Advice and tricks to dealing with language barriers
Be resourceful and always carry a sense of humor about yourself ! Everyone finds their own way of communicating across the great divide- from pointing at pictures, attempting to speak while “butchering” the language or accidentally discovering, as my Malaysian friends did, that your taxi driver knows Chinese!
I came equipped with all of three Thai survival phrases: “Hello”, “Thank You” and “Where is…?” Whenever I hit a barrier I couldn’t “butcher” or “point” my way through, I surrendered to the game of comedy- I Charaded my communications! I find people usually warm to you when you debase yourself at their expense… But being a foreigner amidst other foreigners (locals and travelers alike) is an opportunity to laugh at yourself as you experiment with fun (and not so clever) but creative means of communication.
Now “The Bad”:
The most life threatening thing that happened to me in Thailand- my DSLR camera didn‘t survive and is off to repair as we speak. The irony: it started going wonky just as I was about to take my very first shot. One purpose for my traveling is photography, so this was a major NON-work-aroundable drag. And while I carry a backup consumer video camera to document my experiences- it’s really the last thing I care to use. Other things inevitably went wrong also – my backpack didn’t arrive with me in Bangkok, parts of my itinerary fell through, I accidentally peed on my shoe, and got lost and LOST… But this all makes for interesting blogging.
Humans generally feel the need to control their experiences. When things inevitably go wrong, we try to force it into what we think it should be,…sometimes limiting our potential. This is a shame – usually a very positive and surprising gift is attached to it!
I’m a big believer in the universe, love surprises and feel most things occur for a perfect reason; even if at first, it seems like crappy luck. In fact, my most rewarding experiences have been a result of many moments of “uncontrollably crappy luck”.
Without my camera, I realized- switching in and out of lens gear, feeling compelled to shoot everything before I could experience it (in the way I’d shoot a reality show)… was actually burdening my enjoyment of this trip. I was growing resentful of it. While I was experiencing a lot of cool- embarassing- brave- horrific things for the first time, my camera was becoming a big ball and chain! Afterall, my first soloist journey wanted to be lived.
I spent half a day searching for a fun touristy point-and-shoot to at least salvage personal memories. What I discovered was a perfect and *completely genius* GRRRL Traveler camera, the Samsung ST500 (aka Samsung Dual View LT220 to the States). I am in absolutely crazy about this camera- I’d recommend it to every GRRRL soloist! The main feature: dual LCD screens so you can snap photos of yourself! What does this mean for a soloist? You know, those lonely moments when everyone is “click-happy” with friends and you’re trying not to look pathetically bummed you’ve got no one to take your picture? GONE!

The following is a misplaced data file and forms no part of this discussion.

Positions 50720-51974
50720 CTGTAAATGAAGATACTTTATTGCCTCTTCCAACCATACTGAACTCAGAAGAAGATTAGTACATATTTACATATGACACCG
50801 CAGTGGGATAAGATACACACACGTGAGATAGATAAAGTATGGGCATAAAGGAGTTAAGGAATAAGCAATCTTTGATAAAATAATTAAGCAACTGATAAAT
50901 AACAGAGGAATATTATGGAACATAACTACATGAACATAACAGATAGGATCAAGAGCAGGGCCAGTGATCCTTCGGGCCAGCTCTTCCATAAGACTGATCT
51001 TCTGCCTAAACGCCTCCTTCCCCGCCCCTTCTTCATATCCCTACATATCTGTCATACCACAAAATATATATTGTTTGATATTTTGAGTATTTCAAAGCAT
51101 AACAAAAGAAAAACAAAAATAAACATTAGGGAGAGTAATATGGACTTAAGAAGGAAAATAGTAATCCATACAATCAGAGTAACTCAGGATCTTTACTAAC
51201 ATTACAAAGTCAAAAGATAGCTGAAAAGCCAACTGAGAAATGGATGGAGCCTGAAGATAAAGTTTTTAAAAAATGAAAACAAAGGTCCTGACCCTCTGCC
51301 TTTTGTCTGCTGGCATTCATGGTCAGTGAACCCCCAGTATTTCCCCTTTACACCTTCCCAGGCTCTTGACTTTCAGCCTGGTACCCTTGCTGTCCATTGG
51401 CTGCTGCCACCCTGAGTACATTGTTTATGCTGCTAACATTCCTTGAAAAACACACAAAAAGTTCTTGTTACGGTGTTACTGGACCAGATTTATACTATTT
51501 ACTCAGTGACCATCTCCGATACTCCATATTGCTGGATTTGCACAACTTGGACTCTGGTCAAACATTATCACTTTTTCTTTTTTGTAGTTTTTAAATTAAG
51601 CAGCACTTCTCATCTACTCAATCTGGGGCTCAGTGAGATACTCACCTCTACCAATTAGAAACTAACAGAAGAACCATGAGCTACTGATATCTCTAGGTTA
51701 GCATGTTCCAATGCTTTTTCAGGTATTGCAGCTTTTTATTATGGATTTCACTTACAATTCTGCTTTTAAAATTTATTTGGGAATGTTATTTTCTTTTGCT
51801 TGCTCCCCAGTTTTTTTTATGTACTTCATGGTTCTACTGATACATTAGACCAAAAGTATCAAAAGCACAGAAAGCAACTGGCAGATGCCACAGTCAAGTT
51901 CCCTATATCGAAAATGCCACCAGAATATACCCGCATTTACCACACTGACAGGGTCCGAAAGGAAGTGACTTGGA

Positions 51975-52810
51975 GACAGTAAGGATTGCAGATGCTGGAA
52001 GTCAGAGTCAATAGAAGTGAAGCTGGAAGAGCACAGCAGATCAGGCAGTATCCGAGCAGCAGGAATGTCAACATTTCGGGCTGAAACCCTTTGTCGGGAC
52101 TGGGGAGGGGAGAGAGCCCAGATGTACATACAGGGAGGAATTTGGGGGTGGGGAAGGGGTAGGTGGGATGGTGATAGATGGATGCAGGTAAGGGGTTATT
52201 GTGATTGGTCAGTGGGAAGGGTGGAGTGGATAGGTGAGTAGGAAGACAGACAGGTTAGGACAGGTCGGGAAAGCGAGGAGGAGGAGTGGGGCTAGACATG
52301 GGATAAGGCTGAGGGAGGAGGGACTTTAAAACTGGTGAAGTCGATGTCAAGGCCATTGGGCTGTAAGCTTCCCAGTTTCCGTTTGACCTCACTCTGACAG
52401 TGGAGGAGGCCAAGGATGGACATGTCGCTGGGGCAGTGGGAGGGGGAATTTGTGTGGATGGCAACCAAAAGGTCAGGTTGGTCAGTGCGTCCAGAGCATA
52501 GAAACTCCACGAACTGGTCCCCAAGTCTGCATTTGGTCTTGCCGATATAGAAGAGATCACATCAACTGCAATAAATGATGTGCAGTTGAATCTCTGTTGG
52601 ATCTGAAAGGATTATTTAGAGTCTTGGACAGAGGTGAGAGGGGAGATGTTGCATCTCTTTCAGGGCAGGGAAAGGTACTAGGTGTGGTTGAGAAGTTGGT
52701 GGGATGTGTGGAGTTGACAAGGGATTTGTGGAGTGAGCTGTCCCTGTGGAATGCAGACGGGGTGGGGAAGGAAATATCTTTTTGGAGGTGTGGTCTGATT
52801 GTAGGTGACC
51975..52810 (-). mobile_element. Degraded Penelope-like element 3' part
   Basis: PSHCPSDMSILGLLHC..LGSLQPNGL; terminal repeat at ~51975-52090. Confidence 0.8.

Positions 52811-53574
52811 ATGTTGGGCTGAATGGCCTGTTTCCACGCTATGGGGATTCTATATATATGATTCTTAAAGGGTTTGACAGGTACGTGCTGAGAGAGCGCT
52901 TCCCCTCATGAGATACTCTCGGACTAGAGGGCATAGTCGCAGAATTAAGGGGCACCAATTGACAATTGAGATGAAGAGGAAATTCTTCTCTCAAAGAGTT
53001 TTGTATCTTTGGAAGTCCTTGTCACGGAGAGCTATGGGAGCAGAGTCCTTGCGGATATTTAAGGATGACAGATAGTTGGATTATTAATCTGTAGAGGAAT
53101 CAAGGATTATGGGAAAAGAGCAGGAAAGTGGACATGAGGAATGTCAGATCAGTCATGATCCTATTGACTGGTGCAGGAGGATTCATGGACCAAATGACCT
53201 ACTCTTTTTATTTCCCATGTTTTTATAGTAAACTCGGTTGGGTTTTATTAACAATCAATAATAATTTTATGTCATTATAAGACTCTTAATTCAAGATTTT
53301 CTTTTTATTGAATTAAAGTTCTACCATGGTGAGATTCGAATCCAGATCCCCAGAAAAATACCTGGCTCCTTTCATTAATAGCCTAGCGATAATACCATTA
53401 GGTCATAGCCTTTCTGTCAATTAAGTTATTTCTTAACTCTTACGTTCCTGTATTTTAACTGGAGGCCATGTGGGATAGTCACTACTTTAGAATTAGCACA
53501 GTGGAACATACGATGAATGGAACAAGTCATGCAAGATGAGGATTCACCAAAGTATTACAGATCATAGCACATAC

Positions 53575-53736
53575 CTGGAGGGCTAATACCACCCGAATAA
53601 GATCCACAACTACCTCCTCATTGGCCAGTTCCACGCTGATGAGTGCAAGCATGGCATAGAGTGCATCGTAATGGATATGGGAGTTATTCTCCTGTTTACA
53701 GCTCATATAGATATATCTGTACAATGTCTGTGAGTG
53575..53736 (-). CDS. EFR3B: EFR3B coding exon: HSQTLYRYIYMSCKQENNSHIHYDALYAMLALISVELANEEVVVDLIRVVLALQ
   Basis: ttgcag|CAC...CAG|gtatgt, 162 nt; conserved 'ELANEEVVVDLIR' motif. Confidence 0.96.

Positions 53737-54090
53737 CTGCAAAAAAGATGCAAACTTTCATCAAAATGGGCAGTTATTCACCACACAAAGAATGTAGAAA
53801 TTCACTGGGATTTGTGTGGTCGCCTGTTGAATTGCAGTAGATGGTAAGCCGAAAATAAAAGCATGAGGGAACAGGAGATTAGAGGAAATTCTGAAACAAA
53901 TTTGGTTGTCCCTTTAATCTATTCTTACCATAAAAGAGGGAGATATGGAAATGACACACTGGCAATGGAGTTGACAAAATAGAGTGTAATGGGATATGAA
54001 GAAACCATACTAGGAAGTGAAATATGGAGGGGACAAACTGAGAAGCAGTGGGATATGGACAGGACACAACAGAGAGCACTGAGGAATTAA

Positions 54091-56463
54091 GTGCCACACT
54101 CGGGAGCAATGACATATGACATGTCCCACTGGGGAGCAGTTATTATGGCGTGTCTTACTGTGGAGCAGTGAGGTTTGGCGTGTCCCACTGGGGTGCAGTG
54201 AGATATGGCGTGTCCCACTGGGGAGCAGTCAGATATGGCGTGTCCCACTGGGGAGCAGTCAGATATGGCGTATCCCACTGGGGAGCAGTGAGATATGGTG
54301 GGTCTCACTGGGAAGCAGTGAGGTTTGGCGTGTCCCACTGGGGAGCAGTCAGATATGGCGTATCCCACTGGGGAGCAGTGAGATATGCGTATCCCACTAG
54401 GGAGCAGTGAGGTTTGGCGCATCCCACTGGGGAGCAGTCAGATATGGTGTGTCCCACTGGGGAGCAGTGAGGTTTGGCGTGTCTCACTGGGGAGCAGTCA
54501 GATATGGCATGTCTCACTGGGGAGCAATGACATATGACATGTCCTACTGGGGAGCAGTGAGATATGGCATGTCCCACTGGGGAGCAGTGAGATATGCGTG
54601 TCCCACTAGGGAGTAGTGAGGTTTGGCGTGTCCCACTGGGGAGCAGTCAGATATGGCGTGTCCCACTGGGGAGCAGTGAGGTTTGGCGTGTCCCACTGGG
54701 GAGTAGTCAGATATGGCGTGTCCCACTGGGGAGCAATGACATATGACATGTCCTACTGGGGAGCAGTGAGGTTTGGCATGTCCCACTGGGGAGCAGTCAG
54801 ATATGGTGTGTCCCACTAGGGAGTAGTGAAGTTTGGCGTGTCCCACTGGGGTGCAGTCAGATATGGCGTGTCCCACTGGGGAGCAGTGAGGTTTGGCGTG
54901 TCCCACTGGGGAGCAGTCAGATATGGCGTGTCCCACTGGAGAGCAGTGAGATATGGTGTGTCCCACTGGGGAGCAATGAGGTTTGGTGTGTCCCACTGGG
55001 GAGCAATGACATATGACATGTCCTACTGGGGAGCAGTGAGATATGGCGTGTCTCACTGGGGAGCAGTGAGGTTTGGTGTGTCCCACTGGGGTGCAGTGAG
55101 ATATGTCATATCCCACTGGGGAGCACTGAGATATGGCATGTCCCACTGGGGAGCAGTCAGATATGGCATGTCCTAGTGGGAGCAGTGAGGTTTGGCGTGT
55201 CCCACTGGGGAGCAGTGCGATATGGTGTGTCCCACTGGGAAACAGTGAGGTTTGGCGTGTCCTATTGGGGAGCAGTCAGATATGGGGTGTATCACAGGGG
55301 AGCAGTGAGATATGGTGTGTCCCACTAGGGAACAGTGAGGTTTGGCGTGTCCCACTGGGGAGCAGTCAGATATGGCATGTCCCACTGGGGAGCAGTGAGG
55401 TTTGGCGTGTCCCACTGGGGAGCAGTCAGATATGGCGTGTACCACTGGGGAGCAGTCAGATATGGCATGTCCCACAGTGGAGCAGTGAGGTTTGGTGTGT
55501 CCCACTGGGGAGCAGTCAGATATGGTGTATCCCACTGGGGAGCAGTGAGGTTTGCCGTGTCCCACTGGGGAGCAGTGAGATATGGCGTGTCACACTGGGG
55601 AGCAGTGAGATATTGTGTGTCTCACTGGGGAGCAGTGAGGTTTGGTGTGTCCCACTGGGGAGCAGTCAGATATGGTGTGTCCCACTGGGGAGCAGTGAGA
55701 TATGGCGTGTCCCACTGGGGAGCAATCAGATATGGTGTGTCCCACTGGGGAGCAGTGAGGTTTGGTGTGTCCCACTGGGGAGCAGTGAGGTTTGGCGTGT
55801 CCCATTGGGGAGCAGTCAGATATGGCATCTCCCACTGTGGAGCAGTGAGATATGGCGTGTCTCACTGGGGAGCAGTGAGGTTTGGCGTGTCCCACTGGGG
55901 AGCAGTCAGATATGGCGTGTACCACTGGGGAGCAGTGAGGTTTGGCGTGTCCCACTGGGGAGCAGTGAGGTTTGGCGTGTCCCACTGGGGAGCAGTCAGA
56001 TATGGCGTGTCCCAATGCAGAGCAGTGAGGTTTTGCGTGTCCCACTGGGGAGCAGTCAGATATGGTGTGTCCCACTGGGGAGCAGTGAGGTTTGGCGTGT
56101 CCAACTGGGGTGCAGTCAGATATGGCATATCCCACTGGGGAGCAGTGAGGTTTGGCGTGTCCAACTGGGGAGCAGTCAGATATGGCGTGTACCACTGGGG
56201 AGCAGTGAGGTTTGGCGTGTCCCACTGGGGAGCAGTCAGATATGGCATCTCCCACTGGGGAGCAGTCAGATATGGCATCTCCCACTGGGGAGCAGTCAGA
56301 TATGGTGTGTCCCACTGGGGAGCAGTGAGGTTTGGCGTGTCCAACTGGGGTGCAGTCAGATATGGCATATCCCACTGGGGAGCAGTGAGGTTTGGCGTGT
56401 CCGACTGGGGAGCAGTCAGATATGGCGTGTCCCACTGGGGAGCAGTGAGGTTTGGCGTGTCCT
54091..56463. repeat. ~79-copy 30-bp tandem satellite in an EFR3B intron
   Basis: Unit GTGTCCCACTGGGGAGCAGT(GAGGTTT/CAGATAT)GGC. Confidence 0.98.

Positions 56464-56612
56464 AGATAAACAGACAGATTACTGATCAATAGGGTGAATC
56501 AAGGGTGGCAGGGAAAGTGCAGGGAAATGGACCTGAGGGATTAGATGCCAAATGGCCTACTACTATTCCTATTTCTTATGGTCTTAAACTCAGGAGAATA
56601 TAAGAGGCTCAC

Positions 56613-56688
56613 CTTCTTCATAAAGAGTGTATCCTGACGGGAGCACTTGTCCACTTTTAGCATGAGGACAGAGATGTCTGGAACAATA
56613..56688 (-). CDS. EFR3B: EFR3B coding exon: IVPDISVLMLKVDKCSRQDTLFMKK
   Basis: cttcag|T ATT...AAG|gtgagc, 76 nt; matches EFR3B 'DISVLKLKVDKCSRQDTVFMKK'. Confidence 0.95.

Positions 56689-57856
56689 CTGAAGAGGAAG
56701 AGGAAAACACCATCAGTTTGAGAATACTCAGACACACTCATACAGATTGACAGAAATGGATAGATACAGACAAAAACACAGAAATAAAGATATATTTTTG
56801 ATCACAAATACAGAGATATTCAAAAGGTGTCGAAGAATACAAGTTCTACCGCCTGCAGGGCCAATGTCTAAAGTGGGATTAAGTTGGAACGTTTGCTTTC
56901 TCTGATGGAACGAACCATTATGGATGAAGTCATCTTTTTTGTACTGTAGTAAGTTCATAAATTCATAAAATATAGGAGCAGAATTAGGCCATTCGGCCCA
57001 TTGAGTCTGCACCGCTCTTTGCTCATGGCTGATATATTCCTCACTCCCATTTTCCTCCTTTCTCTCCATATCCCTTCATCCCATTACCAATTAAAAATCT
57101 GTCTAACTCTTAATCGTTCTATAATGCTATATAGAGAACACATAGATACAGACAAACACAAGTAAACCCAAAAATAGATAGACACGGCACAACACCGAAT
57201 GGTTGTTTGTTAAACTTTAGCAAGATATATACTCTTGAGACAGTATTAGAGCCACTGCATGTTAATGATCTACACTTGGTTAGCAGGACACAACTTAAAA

The Inevitable (but hidden secret of surfing solo travel):
Initially, I believed the solo traveler’s myth- that “traveling alone” means you have to be 1o0% brave, in-control and self-reliant in your travels. It’s why I initially leaned towards a well-worn tourist path, guidebooks and itineraries… But the big irony once you get there and “get into” your journey, is you actually find you have very “little” control and this is perfect!
Every bad is inevitably a good. Always remain open and trust that the right experience will come if even if it’s not in the form you initially wanted!
My second day in Bangkok and my itinerary was already unraveling. A major meditation retreat I planned fell through. I had several days in Chiang Mai that I wasn’t sure how to fill as this retreat was the meat of it! Eventually, recommendations and advice from others activated creative improvising and a better plan. While I didn’t get my meditation retreat in Chiang Mai, I did get abducted by a monk in Sukhothai and got my chance to peek into the ordinary lives of monks…which actually was my real objective. Crazy universe!
Your trip can become 10x more amazing, when you surrender your need for control and just go with the flow!
Very surfer Zen, I know. Very scary. So I wouldn’t dump the idea of itinerary planning for my next trip, just yet… But developing this intrinsic trust of knowing things are going to play out perfectly- as long as you do your part of acting from wisdom or getting yourself to a certain place on time- is very liberating.
The advent of GRRRL TRAVELER challenge #2:
So while I will be blogging more about my *beginner* solo GRRRL Traveler adventures and discoveries in Thailand, my GRRRL TRAVELLER challenge #2 and its contest needs to be mentioned because it is coming up very very quickly (it’s already been partially leaked on Facebook which I’m sure have some of you guessing)! Let me just say- I am very passionate about travel and I will go through great and stubborn lengths to make it more of a lifestyle for myself. My new GRRRL challenge will offer a surprising twist for those of you who know me but can’t see how my mind silently ticks schemes about ways to travel. For me, it will raise the stakes of my GRRRL Traveler challenges for myself, so please stay tuned…
Thanks for your attention spans!